Roundup weed-killer and others that contain glyphosate comprise the most widely used herbicides in the world. However, the World Health Organization has been referring to glyphosate as a “probable human carcinogen” since 2015.
Recent testing has found that this toxic chemical was present in the urine of a staggering 93 percent of persons tested. Children have the highest levels of glyphosate, and higher amounts are generally found in agricultural areas like the Midwest and Western United States.
Do we really want glyphosate in our immediate living space?
Monsanto’s Roundup herbicide is the most well known and used form of the glyphosate chemical. It is used to kill vegetation in gardens, farm fields, parks, playgrounds and roadsides. It is non-selective and broad-spectrum, and it is also getting into our water and food as well as in the systems of animals and humans.
Monsanto has been marketing seeds that they call “Roundup Ready,” including corn, soy, cotton, alfalfa, canola and sorghum. These seeds are genetically modified to make the crop resistant to the glyphosate chemical in Roundup. Because of this, many farmers get the message that it is safe to use Roundup weed-killer with abandon.
Glyphosate in Roundup weed-killer linked to many health problems
There is no known “safe” level of glyphosate for humans. Research actually shows that the herbicide disrupts hormones and has been linked with non-Hodgkin’s lymphoma. Products containing glyphosate are much more restricted in Europe due to health concerns. The U.S. government has not yet created protections against this toxic substance for American citizens.
A 2015 study out of India found Roundup to be an endocrine disruptor in rats. Another study published in the Journal of Occupational and Environmental Medicine found increased levels of deadly cutaneous melanoma skin cancer among persons exposed to both sunshine and glyphosate during their agricultural work in Brazil and Italy.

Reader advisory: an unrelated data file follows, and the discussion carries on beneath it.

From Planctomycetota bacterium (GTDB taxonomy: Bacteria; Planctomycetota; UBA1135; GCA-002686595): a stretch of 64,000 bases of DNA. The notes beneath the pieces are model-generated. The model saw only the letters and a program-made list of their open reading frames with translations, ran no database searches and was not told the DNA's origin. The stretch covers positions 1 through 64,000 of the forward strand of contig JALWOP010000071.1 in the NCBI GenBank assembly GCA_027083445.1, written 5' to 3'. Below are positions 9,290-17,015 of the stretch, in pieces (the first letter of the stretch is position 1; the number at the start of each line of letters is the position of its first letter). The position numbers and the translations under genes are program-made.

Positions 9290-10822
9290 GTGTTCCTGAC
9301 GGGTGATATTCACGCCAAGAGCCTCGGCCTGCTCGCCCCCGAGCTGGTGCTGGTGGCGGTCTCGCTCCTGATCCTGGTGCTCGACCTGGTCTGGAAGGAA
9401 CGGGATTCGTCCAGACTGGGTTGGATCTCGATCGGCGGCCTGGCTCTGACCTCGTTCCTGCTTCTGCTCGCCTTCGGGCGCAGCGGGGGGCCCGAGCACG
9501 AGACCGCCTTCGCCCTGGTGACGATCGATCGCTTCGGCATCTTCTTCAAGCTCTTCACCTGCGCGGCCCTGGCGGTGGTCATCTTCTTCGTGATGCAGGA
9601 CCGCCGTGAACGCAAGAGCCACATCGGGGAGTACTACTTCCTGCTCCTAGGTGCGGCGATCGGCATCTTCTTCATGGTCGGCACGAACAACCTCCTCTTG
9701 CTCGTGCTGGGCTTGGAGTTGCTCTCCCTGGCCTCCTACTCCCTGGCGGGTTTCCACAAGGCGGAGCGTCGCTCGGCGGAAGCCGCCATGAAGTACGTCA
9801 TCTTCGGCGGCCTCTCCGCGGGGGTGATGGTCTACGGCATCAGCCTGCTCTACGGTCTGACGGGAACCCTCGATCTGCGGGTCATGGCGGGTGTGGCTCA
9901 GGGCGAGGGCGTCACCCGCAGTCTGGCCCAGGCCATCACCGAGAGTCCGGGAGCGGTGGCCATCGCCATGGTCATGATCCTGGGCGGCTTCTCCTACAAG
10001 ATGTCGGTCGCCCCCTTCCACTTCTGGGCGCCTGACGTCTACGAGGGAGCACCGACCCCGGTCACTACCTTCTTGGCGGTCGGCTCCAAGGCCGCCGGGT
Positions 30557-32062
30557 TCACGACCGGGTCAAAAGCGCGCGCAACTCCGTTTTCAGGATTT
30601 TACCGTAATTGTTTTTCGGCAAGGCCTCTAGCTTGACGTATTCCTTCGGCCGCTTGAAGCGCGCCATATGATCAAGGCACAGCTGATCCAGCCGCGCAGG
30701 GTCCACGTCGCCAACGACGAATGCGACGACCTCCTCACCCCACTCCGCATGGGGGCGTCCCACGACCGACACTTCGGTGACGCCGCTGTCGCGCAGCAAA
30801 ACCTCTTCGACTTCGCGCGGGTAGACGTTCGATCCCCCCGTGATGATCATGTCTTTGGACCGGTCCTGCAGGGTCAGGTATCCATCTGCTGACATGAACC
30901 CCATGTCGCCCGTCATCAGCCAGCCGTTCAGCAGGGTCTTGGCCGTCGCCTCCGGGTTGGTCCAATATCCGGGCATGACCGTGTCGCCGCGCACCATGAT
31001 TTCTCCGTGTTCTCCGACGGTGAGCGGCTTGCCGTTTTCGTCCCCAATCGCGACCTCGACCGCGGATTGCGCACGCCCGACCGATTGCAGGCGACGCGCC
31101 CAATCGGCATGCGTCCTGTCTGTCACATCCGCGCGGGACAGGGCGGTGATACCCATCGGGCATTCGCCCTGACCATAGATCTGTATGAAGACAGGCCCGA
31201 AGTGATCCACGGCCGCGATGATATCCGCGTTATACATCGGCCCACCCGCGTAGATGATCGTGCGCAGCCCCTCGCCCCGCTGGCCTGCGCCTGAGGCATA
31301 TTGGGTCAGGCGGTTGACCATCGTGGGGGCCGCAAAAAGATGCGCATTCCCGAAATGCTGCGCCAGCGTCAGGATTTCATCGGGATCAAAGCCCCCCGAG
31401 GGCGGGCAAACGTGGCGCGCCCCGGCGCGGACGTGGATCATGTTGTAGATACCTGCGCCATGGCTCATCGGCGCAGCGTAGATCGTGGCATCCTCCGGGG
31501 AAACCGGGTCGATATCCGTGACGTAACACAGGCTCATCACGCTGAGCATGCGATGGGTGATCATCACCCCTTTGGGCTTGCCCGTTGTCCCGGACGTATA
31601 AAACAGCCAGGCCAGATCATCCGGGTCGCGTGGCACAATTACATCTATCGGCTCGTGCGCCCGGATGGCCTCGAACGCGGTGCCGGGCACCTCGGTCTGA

Roundup weed-killer and glyphosate linked with non-Hodgkin’s lymphoma
Yolanda Mendoza of the U.S. is suing the makers of Roundup, claiming that it led to her five-month battle with non-Hodgkin’s Lymphoma. She was only able to see her kids once per week during this ordeal, and at numerous times thought she was going to die.
Mendoza used Roundup in a backpack sprayer around her one-acre yard once per week. She is now among a group of 30 people suing Monstanto. All of them were afflicted with non-Hodgkin’s Lymphoma and believe it was due to using the Roundup product regularly at work or at home.
The group’s lawyers reference the 2015 International Agency for Research (IARC) World Health Organization report on cancer. The WHO called glyphosate “probably carcinogenic” due to the chemical causing cancer in lab animals. Glyphosate was also found to damage human DNA.
Preventing glyphosate exposure impossible until it is banned
Filtering drinking water and eating certified organic fruits and vegetables can help to reduce exposure. However, even if consumers choose not to use glyphosate on their own properties, they risk exposure from its use in agriculture as well as public areas such as parks, ball fields and roadsides.
Unless Roundup and all other products containing the toxic chemical glyphosate are banned from use worldwide, humans will continue to be at risk.
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